On Sunday AFC North rivals the Cleveland Browns and Baltimore Ravens will meet for the second time in six weeks, and there is nothing much to be gleaned for either team from re-visiting the first game.
That was on October 1, in Cleveland, and it was the low point of the Browns’ season, an embarrassing 28-3 loss, the outcome of which was virtually certain two hours prior to kickoff,, when Browns quarterback Deshaun Watson was scratched from the game with a sore shoulder.
Rookie Dorian Thompson-Robinson was the emergency starter, and the ravenous Ravens’ defense feasted on the rookie quarterback, holding Cleveland to 73 net yards passing, with four sacks and three interceptions. The Browns were held to just 166 total yards.
Sunday in Baltimore, the two teams will meet for the second time this season and the Browns are in much better shape physically and competitively, having won three of their last four games, boosting their record to 5-3.
Watson is finally healthy again, and coming off his best performance in a Browns’ uniform, completing 19 of 30 passes for 219 yards, two touchdowns and no interceptions in a 27-0 shutout of Arizona.
But beating the Ravens in Baltimore will be the Browns’ biggest challenge of the season to date. Since 1999, when the Browns re-entered the NFL as an expansion team three years after the original franchise was moved to Baltimore, Cleveland’s record against the Ravens in Baltimore is 5-19.
The Browns’ vaunted defense, which ranks at or near the top of the league in many of the important defensive categories, will be severely tested by Baltimore’s high-powered offense, led by quarterback Lamar Jackson, who, with a league-leading 71.5 completion percentage, is playing at a level similar to his MVP year of 2019.
“Lamar is doing a great job spreading the ball around,” said Browns coach Kevin Stefanski. “He’s still always a threat to make off-schedule plays. He did that versus us in the first game. So they really challenge you on the perimeter.”
Browns defensive coordinator Jim Schwartz knows that better than anyone. Schwartz’s group has clearly been the most important reason why the Browns are 5-3, matching the records of AFC North competitors the Bengals and Steelers.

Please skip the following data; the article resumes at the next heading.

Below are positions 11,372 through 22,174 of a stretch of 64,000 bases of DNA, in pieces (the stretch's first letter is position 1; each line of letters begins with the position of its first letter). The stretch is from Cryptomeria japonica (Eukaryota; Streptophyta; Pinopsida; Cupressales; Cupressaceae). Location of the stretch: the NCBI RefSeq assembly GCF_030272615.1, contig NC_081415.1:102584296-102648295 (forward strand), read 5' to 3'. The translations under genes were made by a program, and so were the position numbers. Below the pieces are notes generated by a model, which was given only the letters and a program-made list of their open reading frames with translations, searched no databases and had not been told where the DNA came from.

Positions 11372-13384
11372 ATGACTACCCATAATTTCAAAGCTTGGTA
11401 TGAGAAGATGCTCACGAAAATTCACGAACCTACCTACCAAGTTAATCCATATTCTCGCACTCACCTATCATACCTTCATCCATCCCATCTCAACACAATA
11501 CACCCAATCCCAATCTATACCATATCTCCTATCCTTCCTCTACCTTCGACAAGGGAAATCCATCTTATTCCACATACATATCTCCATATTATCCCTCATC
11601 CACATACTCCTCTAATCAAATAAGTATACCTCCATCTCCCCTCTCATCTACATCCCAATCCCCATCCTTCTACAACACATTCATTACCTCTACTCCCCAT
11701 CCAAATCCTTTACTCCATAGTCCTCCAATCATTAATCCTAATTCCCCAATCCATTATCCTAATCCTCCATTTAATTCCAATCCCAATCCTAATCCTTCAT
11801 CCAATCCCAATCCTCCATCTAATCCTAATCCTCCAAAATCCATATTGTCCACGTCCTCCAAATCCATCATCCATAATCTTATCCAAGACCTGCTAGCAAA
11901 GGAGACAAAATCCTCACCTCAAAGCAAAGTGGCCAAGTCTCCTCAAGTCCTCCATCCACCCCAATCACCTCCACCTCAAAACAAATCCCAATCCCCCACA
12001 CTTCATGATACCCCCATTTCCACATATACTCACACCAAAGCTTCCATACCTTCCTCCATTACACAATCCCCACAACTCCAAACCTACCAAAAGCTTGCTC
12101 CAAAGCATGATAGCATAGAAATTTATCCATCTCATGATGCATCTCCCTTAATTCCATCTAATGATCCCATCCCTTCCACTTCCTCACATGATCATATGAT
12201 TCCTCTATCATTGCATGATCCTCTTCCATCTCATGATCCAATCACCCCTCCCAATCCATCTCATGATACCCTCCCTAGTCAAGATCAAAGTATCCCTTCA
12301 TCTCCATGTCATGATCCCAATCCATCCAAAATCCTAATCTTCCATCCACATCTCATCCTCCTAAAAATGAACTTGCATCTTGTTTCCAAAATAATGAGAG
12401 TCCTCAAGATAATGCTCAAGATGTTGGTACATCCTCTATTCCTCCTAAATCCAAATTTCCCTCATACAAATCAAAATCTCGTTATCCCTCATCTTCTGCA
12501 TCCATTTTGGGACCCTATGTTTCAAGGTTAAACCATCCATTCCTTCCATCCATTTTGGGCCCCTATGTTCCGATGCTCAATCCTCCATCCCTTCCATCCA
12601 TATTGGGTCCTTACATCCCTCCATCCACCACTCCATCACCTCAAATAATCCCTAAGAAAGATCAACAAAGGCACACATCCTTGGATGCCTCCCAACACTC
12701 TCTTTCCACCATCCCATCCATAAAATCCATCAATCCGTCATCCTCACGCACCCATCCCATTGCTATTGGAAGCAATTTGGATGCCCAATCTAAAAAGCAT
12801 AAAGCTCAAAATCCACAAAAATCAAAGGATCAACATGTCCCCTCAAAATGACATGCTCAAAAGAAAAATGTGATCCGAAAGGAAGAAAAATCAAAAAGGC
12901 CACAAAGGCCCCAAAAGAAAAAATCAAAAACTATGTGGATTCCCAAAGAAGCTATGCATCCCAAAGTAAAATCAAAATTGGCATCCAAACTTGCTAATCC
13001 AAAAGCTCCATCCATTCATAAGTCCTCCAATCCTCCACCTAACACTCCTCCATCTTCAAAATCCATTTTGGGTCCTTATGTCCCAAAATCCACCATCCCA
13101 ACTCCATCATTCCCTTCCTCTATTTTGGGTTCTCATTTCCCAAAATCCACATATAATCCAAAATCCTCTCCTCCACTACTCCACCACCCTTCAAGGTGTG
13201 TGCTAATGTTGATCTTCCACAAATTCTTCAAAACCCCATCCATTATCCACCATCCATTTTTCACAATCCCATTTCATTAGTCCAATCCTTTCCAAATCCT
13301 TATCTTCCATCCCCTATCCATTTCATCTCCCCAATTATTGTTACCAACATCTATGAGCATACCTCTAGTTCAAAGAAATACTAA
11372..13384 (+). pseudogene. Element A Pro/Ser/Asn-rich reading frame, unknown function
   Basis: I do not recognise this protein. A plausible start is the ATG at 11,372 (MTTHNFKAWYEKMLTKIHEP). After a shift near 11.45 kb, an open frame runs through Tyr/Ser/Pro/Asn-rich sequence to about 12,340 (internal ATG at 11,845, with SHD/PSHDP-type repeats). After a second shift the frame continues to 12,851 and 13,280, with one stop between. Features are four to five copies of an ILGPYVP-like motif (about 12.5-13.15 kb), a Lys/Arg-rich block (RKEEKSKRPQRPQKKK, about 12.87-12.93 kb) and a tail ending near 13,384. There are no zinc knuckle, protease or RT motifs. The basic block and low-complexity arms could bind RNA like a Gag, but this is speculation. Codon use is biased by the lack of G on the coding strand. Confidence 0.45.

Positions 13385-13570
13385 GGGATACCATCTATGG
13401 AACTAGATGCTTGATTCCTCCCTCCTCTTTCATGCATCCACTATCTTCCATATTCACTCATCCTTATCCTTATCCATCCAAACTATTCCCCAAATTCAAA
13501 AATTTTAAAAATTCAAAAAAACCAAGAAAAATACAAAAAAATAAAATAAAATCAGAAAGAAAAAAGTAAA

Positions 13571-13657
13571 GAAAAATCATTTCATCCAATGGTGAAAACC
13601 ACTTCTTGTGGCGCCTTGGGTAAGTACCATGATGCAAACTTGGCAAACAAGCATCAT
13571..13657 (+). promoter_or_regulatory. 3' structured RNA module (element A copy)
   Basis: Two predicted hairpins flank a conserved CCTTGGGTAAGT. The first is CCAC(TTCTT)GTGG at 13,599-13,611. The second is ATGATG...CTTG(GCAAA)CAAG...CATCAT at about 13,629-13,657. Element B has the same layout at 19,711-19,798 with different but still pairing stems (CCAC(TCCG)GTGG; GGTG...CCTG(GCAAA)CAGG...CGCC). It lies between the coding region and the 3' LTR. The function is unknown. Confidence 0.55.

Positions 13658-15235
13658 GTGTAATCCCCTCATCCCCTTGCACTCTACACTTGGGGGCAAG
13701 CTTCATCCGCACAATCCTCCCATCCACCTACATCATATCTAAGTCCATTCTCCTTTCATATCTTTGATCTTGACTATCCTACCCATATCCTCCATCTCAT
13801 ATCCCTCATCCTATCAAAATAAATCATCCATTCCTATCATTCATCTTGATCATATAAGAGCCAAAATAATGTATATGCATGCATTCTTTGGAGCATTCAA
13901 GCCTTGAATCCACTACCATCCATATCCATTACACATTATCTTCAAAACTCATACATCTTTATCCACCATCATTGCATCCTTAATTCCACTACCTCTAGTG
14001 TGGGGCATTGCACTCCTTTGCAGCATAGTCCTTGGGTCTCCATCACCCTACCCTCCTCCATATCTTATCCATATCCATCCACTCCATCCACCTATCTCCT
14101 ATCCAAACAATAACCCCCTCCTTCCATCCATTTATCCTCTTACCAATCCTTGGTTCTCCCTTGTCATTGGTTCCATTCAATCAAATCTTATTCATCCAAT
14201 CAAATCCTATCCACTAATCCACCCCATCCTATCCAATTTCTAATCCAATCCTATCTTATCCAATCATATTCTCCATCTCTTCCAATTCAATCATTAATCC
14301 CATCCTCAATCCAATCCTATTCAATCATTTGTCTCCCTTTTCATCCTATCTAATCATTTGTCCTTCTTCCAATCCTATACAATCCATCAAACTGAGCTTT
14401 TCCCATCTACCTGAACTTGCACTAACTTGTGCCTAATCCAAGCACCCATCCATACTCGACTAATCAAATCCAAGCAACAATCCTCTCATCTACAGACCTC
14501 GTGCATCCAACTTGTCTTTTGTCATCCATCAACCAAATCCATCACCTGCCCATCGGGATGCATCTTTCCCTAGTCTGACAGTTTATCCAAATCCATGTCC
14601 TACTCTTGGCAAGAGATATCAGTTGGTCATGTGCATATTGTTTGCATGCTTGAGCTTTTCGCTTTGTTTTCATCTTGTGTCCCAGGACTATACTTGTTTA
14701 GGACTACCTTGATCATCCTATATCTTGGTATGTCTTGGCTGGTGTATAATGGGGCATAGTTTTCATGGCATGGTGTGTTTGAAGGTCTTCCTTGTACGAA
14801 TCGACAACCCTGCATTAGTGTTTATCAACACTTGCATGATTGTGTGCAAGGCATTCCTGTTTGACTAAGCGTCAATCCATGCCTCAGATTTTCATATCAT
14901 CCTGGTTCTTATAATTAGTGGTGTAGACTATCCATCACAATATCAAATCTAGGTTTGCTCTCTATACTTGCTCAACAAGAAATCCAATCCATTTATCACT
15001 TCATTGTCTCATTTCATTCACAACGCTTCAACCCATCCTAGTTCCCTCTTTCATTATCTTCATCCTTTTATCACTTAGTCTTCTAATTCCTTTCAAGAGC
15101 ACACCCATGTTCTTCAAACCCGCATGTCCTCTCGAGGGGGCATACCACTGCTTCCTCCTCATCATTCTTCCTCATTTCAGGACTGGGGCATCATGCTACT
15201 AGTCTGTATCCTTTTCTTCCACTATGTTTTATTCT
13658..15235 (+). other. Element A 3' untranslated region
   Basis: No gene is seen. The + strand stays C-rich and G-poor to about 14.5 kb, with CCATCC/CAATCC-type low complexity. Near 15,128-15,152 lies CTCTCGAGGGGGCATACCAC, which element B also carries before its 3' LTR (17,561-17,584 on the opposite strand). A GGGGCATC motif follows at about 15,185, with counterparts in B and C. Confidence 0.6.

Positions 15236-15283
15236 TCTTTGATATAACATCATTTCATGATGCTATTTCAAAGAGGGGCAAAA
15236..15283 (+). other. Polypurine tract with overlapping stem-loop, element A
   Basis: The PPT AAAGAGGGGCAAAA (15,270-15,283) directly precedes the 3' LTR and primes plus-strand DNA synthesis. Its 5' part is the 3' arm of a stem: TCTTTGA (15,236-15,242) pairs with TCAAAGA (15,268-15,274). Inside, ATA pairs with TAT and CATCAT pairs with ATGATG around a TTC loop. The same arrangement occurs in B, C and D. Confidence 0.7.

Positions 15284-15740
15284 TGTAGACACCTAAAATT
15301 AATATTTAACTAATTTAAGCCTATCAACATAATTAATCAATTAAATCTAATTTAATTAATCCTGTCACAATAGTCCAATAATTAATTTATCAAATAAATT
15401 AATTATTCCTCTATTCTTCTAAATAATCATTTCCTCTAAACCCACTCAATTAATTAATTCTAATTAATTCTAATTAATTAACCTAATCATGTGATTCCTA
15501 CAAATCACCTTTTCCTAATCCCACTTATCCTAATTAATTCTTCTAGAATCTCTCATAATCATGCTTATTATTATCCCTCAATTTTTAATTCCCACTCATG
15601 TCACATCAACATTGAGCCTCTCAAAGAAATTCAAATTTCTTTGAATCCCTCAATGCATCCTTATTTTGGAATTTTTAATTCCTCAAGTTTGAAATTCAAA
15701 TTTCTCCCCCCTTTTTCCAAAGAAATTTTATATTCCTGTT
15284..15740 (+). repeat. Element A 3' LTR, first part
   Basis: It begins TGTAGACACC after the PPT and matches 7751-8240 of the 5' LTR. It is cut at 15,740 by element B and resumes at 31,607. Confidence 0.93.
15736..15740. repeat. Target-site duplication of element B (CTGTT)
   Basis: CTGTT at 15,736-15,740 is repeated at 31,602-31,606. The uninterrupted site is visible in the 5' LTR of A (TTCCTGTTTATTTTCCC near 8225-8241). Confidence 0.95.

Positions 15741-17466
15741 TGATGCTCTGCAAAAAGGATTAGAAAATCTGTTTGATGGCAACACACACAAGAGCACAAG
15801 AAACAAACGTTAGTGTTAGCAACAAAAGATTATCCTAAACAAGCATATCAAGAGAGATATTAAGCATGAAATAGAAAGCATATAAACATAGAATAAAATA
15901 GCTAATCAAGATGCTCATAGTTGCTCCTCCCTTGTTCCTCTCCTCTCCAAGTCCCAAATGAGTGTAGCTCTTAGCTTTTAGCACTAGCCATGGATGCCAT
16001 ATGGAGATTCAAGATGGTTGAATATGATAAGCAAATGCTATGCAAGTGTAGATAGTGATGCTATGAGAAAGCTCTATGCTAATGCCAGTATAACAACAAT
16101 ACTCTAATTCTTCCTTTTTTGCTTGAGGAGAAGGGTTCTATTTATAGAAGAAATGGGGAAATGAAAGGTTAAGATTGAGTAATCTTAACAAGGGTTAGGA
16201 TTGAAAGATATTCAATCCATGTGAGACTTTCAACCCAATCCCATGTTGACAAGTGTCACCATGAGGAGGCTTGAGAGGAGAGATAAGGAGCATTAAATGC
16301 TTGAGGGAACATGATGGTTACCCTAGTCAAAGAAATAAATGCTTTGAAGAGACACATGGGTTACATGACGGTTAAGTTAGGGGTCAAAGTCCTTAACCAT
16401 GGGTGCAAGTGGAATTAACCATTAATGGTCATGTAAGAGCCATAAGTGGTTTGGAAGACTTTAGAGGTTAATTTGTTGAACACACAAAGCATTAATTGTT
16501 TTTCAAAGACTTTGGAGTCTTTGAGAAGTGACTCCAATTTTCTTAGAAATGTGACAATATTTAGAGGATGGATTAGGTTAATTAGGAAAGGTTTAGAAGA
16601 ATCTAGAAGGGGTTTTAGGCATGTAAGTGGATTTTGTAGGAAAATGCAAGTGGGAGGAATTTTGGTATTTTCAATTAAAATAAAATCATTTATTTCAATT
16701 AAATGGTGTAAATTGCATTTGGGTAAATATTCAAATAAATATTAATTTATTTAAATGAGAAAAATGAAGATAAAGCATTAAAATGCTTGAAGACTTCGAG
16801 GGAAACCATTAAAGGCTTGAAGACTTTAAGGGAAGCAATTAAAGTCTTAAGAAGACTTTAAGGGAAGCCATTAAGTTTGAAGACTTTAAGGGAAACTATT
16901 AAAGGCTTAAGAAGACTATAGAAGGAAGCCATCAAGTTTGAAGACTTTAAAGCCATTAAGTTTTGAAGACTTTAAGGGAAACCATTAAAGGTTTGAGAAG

The Ravens, at 8-2, are threatening to run away with the rugged AFC North, although if the playoffs started today the entire division would be in the playoffs.
Sunday’s game between Baltimore and Cleveland will probably feel like a playoff game for both teams and their fans.
“They have a pretty good idea who we are and we have a pretty good idea who they are,” said Schwartz.
Even with an apparently healthy Watson ratcheting up the effectiveness of Cleveland’s offense, it will be the Browns’ defense that must do the heavy lifting in order to defeat the Ravens, and their high-powered offense.
In their 27-0 win over the Cardinals last Sunday the Browns’ defense held Arizona’s offense to just 58 yards of total offense. But those were the Cardinals. Sunday in Baltimore the Browns will run into one of the most explosive offenses in the league.
Browns defensive end Myles Garrett, a strong contender for the NFL’s Defensive Player of the Year, and his supporting cast will face their stiffest challenge of the season in the Ravens’ offense.
“In big games like this,” Schwartz said, “you need your big players to come up big.”
For the most part, Garrett and company have done exactly that, although through their first eight games the Browns have won and lost games by either very close margins, or by blowouts.
They have won by one point (39-38 over Indianapolis), by two points (19-17 over San Francisco), by 21 points (24-3 over Cincinnati), by 24 points (27-3 over Tennessee), and by 27 points (27-0 over Arizona).
They have also lost two games by four points (26-22 to Pittsburgh and 24-20 to Seattle), and one by 25 points (28-3 to Baltimore).
So there is no middle ground for the Browns so far this season. Win or lose, their games are either blowouts or nailbiters.